The attorney explained people who find themselves entangled in this style of contact may sue if they never receive their deed. He admitted it can be an uphill battle due to the lack of paperwork.

    Garcia said he wants to sue the person who sold the property. He said the only problem is he can’t afford an attorney.

    Puente said if you plan on purchasing a property be sure to sign a deed of trust contract. He said the deed will be transferred into your name during the life of your contract.

Wednesday, August 09, 2017

NYC Feds Charge Duo In Short Sale Scam That Hid Non-Arm's Length Nature Of Transaction To Dupe Bank Into Taking $250K+ Haircut On Underwater Mortgage

From the Office of the U.S. Attorney (New York City):
  • Joon H. Kim, the Acting United States Attorney for the Southern District of New York, and Angel M. Melendez, the Special Agent in Charge of the United States Department of Homeland Security’s Homeland Security Investigations, announced today [August 3] the unsealing of a criminal Complaint charging MICHAEL RIZZI and EDWARD MONAHAN with bank fraud and conspiracy to commit bank fraud, in connection with a scheme to submit false documentation to a bank to make RIZZI’s sale of property to his friend and business partner look like an “arm’s length” transaction.
    According to the allegations in the Complaint[1] unsealed [] in Manhattan federal court:

    RIZZI purchased a property (the “Rizzi Property”) in 2007 with the assistance of a mortgage (the “Mortgage”) The Mortgage was acquired by a bank (“Bank-1”) that same year. Over time, RIZZI stopped paying the Mortgage and, in 2009, the Mortgage fell delinquent. In 2015, RIZZI contacted Bank-1 and requested a short sale due to financial hardship (the “Short Sale”).

    Bank-1 advised RIZZI that the Short Sale was required to be an “arm’s length” transaction, meaning that the buyer could not have any personal, familial, or business connections with RIZZI.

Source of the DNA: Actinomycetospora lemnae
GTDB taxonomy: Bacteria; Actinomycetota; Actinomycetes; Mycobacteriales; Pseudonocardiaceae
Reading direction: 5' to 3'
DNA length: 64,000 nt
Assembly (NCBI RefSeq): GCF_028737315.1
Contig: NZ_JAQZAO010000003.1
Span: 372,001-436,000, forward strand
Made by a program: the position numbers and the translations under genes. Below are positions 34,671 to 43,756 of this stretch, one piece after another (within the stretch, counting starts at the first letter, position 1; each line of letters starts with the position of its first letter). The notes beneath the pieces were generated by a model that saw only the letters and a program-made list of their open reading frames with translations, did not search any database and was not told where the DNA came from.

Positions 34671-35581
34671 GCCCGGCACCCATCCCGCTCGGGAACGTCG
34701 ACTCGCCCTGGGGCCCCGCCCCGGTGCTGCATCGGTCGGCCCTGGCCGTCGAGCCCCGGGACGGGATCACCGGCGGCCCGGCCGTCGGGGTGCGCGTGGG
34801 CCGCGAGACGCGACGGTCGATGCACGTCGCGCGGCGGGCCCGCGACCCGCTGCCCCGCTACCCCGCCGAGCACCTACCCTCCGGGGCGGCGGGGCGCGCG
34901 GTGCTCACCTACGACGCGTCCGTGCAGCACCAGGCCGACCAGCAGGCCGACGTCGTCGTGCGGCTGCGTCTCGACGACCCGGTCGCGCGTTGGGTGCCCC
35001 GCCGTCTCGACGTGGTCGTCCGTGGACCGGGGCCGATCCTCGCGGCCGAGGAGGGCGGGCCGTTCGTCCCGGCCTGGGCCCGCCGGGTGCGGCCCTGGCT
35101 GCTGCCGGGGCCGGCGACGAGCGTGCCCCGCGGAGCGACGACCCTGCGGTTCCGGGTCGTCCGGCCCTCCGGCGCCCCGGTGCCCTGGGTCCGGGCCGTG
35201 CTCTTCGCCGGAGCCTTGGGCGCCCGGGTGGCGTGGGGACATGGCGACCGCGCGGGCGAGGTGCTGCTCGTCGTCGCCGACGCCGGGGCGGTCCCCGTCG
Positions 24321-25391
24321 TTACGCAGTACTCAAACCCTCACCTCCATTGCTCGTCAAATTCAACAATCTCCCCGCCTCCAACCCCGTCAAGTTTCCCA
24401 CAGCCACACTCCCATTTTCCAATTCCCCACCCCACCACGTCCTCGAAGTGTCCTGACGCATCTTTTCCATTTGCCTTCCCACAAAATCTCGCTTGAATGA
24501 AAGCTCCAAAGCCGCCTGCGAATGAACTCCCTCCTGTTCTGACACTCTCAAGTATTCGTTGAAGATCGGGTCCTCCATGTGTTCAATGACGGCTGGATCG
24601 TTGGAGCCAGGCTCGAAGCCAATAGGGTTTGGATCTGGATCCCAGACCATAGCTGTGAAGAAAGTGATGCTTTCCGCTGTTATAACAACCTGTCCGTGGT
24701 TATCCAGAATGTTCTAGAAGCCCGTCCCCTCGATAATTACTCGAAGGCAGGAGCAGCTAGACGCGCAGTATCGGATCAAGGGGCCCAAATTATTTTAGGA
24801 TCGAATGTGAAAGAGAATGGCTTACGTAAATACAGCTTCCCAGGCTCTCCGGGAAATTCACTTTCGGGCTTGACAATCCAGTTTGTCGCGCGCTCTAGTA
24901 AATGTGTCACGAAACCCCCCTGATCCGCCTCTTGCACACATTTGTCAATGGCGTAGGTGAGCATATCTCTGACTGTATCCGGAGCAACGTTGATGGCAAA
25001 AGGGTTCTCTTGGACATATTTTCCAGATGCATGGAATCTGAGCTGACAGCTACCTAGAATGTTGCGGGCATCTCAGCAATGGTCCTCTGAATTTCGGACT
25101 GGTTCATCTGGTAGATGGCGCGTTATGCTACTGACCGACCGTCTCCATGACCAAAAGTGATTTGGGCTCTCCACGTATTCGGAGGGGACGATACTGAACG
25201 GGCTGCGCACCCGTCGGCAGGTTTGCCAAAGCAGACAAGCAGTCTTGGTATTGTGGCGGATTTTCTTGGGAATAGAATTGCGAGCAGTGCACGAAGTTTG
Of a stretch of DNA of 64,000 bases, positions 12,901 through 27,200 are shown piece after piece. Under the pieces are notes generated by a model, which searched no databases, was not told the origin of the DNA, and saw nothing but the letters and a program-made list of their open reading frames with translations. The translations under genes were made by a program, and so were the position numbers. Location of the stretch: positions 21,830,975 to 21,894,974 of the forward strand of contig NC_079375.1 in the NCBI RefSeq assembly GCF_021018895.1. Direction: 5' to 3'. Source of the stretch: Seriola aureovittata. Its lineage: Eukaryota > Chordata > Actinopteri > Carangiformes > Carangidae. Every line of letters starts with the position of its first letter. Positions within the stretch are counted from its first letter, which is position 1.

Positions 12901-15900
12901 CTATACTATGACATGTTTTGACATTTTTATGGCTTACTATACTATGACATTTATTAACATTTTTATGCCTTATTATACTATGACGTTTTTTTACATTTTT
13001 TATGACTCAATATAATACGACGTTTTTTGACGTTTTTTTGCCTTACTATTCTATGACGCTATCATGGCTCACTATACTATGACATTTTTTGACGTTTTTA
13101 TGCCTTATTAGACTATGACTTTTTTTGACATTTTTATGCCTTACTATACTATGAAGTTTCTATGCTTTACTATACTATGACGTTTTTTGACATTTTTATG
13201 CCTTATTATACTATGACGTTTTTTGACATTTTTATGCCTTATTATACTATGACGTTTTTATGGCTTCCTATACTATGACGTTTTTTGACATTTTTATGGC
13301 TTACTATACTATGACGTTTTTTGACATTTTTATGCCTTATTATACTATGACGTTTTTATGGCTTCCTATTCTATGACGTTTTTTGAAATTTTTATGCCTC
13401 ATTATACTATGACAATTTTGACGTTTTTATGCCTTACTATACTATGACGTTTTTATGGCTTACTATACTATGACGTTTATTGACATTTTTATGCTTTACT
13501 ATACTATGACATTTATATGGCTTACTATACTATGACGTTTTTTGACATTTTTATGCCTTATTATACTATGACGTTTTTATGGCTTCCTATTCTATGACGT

Later that year, MONAHAN agreed to buy the Rizzi Property from RIZZI. In connection with the sale and closing of the Rizzi Property, RIZZI and MONAHAN both executed various documents in which they affirmed that the buyer and the seller were engaged in an “arm’s length” transaction, and the seller and buyer of the Rizzi Property did not have a personal or business relationship. RIZZI and MONAHAN were, in fact, friends and business partners. Among other things, RIZZI and MONAHAN were partners in the ownership of Nitecap Megastore, a Staten Island adult sex and smoke shop. MONAHAN also has posted photos and videos on social media, which depict RIZZI and MONAHAN socializing with each other.

    As a result of this scheme, Bank-1 suffered more than $250,000 in losses.
Source: Acting Manhattan U.S. Attorney Announces Fraud Charges Against Former New York City Police Officer And Staten Island Man (Michael Rizzi and Edward Monahan Are Alleged to Have Made False Claims in Connection With the Sale of a Staten Island Property).

Vegas Feds Indict Pair In Alleged Short Sale, Buyback Scam Designed To Dupe Lender Into Taking Haircut On Mortgage While Allowing Underwater Homeowner-Seller To Continue Residing On Premises, Regain Title In Future; Defendants Accused Of Failing To Disclose Non-Arm's Length Nature Of Transaction From Bank